We’ve seen that Pax6 from vertebrates and eyeless from flies are remarkably similar in sequence and function, but what about our other visionaries — the squid and the flatworm? Despite the major differences in their eyes, they all have genes similar to Pax6. Here are corresponding sections of the Pax6-like eye-building genes for our visionaries. Similarities to the mouse gene are highlighted in green:
But why are these genes so similar when the animals from which they come, and the eyes that they develop, are so different? As discussed earlier, there are two basic evolutionary explanations for similarities: homology and analogy. Are these genes homologous (i.e., were they passed down from the common ancestor of all these different organisms) or analogous (i.e., did they all evolve independently through convergent evolution)?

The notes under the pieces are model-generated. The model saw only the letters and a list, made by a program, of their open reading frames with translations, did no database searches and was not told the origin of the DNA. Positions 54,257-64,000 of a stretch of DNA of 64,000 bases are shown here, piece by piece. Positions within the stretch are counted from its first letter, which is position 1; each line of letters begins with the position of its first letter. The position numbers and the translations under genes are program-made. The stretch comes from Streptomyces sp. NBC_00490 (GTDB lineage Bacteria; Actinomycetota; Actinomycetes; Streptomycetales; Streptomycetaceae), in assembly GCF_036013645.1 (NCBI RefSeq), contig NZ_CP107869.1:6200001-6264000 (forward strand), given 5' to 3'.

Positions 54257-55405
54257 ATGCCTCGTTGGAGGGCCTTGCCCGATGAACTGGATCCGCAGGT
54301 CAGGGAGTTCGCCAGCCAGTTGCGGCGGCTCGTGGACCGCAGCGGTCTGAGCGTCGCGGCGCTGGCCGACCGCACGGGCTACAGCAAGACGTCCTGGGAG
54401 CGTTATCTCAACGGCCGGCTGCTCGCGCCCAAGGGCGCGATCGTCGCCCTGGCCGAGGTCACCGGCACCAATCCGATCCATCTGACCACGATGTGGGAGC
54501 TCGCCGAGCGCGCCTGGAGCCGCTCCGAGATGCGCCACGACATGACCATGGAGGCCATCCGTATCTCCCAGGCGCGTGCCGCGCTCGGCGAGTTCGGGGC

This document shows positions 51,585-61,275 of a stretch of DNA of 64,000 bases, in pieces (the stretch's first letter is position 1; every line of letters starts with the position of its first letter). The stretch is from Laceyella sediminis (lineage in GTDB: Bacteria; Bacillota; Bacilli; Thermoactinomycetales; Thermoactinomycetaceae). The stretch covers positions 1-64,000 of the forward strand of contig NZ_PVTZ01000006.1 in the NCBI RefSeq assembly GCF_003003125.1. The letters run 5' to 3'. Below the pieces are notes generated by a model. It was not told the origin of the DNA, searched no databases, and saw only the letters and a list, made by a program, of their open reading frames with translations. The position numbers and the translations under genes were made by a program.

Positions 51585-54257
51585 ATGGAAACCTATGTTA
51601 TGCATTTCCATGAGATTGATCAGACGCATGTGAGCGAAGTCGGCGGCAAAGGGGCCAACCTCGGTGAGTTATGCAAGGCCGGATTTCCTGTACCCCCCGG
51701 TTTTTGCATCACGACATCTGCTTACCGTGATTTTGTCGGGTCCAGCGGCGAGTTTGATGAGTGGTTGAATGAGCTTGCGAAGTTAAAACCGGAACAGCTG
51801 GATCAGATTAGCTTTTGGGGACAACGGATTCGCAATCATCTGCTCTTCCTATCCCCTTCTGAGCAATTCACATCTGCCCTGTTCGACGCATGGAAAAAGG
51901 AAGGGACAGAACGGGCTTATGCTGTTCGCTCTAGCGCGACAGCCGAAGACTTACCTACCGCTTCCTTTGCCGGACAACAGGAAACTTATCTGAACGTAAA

Based on the observations that all of these gene versions are remarkably similar in sequence, have related functions, and are incredibly widespread (animals all across the tree of life have them), scientists have concluded that they must be homologous and must have been inherited from the common ancestor of all these animals. It is just too unlikely that all these different animal lineages happened to independently evolve remarkably similar genes that do remarkably similar jobs. The most parsimonious explanation is that the gene evolved just once long ago and was then passed down to all these different modern animal lineages.
The original Pax gene — the ancestral version of eyeless, mouse Pax6, and the eye-building genes of all the different animal lineages we’ve studied here — probably evolved more than 500 million years ago. That animal’s descendants evolved into all the diverse organisms alive today that carry eye-building genes. As these descendent lineages further evolved, the basic eye-building gene was modified in different ways in the different lineages, giving rise to the diversity of Pax6-like genes seen in modern animals.